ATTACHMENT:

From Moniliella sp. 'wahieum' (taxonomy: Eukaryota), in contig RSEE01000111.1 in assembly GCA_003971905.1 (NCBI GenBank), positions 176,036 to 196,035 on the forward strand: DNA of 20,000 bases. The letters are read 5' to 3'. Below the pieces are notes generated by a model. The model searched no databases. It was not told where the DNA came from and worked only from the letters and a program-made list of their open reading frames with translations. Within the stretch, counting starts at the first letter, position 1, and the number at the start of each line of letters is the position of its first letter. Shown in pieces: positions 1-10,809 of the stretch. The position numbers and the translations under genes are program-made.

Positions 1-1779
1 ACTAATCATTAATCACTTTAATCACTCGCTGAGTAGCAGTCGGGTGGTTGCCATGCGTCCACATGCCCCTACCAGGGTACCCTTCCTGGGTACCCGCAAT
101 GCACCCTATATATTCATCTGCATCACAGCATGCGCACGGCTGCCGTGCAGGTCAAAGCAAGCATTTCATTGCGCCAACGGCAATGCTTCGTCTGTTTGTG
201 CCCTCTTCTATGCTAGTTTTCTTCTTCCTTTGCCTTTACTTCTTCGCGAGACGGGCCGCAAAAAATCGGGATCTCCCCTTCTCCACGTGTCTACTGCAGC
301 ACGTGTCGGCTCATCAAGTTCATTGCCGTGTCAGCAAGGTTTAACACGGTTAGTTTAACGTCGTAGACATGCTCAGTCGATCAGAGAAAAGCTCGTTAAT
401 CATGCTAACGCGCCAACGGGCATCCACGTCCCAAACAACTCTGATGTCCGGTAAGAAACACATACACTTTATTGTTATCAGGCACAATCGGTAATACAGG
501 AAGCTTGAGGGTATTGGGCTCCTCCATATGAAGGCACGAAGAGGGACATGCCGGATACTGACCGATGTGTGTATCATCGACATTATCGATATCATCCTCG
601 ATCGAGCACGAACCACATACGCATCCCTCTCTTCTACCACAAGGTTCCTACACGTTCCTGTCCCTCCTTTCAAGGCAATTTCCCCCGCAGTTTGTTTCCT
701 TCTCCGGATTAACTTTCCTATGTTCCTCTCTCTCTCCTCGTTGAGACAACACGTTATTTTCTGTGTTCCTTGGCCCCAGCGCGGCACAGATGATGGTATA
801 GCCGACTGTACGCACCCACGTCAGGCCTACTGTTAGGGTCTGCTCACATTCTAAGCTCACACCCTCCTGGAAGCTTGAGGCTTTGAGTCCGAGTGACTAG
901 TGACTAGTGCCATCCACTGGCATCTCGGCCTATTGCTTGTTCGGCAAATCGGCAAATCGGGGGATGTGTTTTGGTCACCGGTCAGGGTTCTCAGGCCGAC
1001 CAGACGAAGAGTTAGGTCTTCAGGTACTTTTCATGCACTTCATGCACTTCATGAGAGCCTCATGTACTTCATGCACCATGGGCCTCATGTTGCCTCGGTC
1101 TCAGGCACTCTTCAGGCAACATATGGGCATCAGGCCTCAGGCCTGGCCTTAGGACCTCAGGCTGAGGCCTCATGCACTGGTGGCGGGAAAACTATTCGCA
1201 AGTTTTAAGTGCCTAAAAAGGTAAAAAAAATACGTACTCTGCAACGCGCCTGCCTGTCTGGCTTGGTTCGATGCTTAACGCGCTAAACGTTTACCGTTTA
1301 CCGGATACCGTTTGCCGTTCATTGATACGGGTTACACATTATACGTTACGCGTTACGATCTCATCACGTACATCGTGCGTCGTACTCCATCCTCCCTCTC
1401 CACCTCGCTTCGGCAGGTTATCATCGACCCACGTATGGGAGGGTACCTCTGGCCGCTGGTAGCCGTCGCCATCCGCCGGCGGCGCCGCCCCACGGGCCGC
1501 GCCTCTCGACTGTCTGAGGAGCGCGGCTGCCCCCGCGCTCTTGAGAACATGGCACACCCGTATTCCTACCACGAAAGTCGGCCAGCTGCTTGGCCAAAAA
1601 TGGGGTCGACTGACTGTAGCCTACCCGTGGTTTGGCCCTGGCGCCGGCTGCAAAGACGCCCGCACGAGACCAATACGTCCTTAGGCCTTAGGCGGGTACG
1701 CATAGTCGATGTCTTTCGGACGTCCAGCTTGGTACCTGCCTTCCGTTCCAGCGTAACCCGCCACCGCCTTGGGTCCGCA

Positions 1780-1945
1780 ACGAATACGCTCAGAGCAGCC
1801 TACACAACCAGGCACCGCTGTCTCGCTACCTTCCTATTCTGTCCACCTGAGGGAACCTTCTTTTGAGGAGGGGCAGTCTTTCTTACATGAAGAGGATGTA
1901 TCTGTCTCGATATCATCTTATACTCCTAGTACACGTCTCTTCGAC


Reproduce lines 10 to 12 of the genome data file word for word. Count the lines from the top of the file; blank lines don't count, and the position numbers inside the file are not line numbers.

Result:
701 TCTCCGGATTAACTTTCCTATGTTCCTCTCTCTCTCCTCGTTGAGACAACACGTTATTTTCTGTGTTCCTTGGCCCCAGCGCGGCACAGATGATGGTATA
801 GCCGACTGTACGCACCCACGTCAGGCCTACTGTTAGGGTCTGCTCACATTCTAAGCTCACACCCTCCTGGAAGCTTGAGGCTTTGAGTCCGAGTGACTAG
901 TGACTAGTGCCATCCACTGGCATCTCGGCCTATTGCTTGTTCGGCAAATCGGCAAATCGGGGGATGTGTTTTGGTCACCGGTCAGGGTTCTCAGGCCGAC